Norway and Sweden are at the top of the medal count in cross-country skiing and look to add to their totals on Wednesday as both the men and women engage in separate team sprint events.
Norway has captured three golds and seven medals in cross country during the Sochi Olympics, while Sweden has nine medals total, including two golds.
After a pair of semifinal events, the women will have their final first.
Norway's duo of Marit Bjoergen and Ingvild Flugstad Oestberg have collected medals in Sochi and team up on Wednesday. Bjoergen claimed gold -- the fourth of her career and eight lifetime Olympic medal -- by winning the 15-kilometer skiathlon, while Oestberg took silver in the women's free sprint.
For Sweden, Ida Ingemarsdotter looks to add to the gold she won as part of the 4x5-km cross-country relay here in Sochi and teams with 20-year-old Stina Nilsson, while Justyna Kowalczyk is part of Poland's team having won the women's 10-km classic in these Games.
The U.S. is represented by Sophie Caldwell, who took sixth in the free sprint finals, and Kikkan Randall.
For the men, Petter Northug looks to defend the gold he won in Vancouver with Oeystein Pettersen. His partner this time around is Ola Vigen Hattestad, who won gold in Sochi in the men's free sprint.
Northug has yet to win a medal in these Games, leaving him stuck on four in his career.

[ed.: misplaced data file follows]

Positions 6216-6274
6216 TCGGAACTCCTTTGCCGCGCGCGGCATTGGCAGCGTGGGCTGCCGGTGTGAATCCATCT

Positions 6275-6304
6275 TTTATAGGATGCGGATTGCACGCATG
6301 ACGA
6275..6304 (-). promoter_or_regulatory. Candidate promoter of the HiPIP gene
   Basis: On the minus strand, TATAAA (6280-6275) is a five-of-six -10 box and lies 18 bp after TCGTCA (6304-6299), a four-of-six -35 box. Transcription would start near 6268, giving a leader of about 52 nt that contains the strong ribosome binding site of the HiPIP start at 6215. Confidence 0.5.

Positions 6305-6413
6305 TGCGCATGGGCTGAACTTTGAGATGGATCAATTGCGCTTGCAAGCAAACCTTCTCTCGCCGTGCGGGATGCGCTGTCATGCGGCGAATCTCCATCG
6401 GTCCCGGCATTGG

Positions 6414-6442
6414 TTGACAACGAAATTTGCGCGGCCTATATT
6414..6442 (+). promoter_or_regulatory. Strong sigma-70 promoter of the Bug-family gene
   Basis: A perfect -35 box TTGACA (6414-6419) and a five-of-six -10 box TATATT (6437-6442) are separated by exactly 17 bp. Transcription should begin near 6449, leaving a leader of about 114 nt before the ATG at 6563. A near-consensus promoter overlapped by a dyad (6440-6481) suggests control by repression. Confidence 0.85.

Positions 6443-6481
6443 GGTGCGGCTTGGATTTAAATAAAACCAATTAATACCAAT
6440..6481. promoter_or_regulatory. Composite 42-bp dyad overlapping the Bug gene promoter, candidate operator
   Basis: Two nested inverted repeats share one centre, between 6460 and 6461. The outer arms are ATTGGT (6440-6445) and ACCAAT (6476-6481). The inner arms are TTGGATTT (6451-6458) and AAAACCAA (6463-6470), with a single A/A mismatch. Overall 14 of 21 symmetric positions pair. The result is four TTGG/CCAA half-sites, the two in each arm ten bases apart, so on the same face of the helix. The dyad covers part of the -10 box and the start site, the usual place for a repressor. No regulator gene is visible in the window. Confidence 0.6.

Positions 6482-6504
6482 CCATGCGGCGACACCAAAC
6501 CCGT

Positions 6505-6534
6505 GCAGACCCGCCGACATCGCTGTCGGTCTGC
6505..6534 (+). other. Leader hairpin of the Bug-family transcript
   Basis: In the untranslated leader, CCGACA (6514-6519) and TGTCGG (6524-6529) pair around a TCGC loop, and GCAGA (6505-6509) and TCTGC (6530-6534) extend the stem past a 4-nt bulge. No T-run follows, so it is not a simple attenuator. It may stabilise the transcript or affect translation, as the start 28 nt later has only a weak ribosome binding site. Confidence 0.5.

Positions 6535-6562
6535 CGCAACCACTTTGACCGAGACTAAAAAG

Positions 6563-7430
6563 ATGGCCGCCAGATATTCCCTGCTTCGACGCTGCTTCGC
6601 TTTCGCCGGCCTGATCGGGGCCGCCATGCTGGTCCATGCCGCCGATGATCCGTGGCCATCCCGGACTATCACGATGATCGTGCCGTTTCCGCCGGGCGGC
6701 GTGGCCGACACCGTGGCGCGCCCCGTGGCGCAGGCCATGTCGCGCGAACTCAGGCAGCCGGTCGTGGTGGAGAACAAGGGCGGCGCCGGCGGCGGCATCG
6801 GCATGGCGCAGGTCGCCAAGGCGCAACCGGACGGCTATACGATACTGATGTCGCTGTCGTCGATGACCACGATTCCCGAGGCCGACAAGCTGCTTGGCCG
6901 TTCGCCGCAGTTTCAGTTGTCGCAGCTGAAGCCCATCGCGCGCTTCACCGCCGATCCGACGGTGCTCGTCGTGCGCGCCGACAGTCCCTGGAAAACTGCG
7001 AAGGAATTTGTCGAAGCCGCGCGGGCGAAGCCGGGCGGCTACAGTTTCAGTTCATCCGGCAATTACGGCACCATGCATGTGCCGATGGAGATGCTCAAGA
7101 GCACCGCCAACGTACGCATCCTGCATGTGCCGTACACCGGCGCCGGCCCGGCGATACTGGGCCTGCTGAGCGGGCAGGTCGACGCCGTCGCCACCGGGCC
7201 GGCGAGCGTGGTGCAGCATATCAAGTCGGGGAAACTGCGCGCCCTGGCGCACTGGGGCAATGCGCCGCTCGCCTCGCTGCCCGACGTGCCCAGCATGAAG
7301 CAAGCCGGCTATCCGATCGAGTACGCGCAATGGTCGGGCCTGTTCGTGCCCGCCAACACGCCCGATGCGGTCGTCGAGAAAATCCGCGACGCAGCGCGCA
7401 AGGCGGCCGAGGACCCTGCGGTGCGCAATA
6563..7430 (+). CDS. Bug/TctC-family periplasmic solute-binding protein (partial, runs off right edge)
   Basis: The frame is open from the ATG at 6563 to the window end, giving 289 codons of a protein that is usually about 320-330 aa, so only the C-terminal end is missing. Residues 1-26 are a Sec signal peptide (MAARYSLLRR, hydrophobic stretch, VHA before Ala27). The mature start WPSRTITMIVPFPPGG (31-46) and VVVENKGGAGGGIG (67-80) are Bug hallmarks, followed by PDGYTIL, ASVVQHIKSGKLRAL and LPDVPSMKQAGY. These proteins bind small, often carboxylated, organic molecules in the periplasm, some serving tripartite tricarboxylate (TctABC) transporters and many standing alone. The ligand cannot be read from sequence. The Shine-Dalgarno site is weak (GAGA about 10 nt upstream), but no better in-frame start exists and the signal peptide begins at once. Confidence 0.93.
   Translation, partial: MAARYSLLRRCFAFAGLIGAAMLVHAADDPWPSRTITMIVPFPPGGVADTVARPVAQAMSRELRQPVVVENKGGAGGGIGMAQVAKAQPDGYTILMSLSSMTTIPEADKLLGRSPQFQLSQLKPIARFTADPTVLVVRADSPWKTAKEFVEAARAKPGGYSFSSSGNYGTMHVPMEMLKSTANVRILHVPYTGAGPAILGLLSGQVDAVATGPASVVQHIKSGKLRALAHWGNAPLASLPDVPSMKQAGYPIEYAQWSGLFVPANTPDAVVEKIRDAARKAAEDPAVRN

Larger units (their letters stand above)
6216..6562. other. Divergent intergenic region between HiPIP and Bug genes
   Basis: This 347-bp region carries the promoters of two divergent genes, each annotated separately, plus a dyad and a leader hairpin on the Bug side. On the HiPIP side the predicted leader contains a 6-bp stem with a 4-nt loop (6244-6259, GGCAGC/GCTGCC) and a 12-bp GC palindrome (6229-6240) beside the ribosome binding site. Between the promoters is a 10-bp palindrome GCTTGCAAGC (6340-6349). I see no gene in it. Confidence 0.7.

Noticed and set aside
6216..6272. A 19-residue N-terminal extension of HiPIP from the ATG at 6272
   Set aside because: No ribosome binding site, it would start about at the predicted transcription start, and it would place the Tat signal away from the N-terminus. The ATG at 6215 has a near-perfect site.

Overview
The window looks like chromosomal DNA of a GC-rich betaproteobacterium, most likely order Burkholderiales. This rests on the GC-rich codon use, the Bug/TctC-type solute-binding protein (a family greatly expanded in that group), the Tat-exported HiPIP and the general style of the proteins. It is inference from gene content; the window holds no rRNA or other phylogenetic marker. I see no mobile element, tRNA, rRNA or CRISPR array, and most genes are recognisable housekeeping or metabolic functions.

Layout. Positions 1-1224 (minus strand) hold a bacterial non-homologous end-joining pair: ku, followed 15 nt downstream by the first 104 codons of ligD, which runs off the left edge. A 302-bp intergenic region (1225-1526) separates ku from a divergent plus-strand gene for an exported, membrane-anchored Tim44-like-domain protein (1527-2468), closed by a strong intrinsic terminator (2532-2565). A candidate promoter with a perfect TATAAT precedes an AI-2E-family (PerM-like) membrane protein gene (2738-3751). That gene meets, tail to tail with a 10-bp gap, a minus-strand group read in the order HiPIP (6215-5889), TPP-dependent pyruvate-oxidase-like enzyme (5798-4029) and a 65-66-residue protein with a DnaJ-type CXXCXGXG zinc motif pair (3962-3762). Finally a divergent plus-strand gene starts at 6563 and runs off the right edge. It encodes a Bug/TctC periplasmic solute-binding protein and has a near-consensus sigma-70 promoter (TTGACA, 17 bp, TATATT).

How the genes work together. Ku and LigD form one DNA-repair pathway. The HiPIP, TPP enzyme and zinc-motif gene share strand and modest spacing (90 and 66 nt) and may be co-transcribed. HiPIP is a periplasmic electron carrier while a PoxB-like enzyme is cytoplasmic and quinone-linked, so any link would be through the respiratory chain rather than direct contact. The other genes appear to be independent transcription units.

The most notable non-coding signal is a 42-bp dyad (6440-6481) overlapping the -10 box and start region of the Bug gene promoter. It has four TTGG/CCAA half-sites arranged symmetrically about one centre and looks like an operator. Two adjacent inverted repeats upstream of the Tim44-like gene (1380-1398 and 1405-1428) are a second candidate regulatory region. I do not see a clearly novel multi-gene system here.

The Swedish team consists of Teodor Peterson and Emil Joensson, who won silver and bronze, respectively, in the free sprint behind Hattestad.
Swiss Dario Cologna has won a pair of golds in Sochi, in the 30-km skiathlon and men's 15-km classic, and will pair with younger brother Gianluca on Wednesday, while the U.S. sends out Simeon Hamilton and Erik Bjornsen.
There will be four quarterfinals in men's hockey on Wednesday. Canada's hockey gold medal defense resumes against Latvia, the United States meets the Czech Republic, while the hometown Russians will be back in action against Finland.
Top-seeded Sweden will pair off against Slovenia in the other quarterfinal matchup. .
The medal round of the curling tournament gets underway on Wednesday, as both the men's and women's semifinals take place at the Ice Cube Curling Center.
Vancouver gold medalist Canada will play one semifinal against China with Sweden battling Great Britain in the other matchup. On the women's side Canada puts its undefeated mark on the line against Great Britain, while defending gold medal winning Sweden plays Switzerland.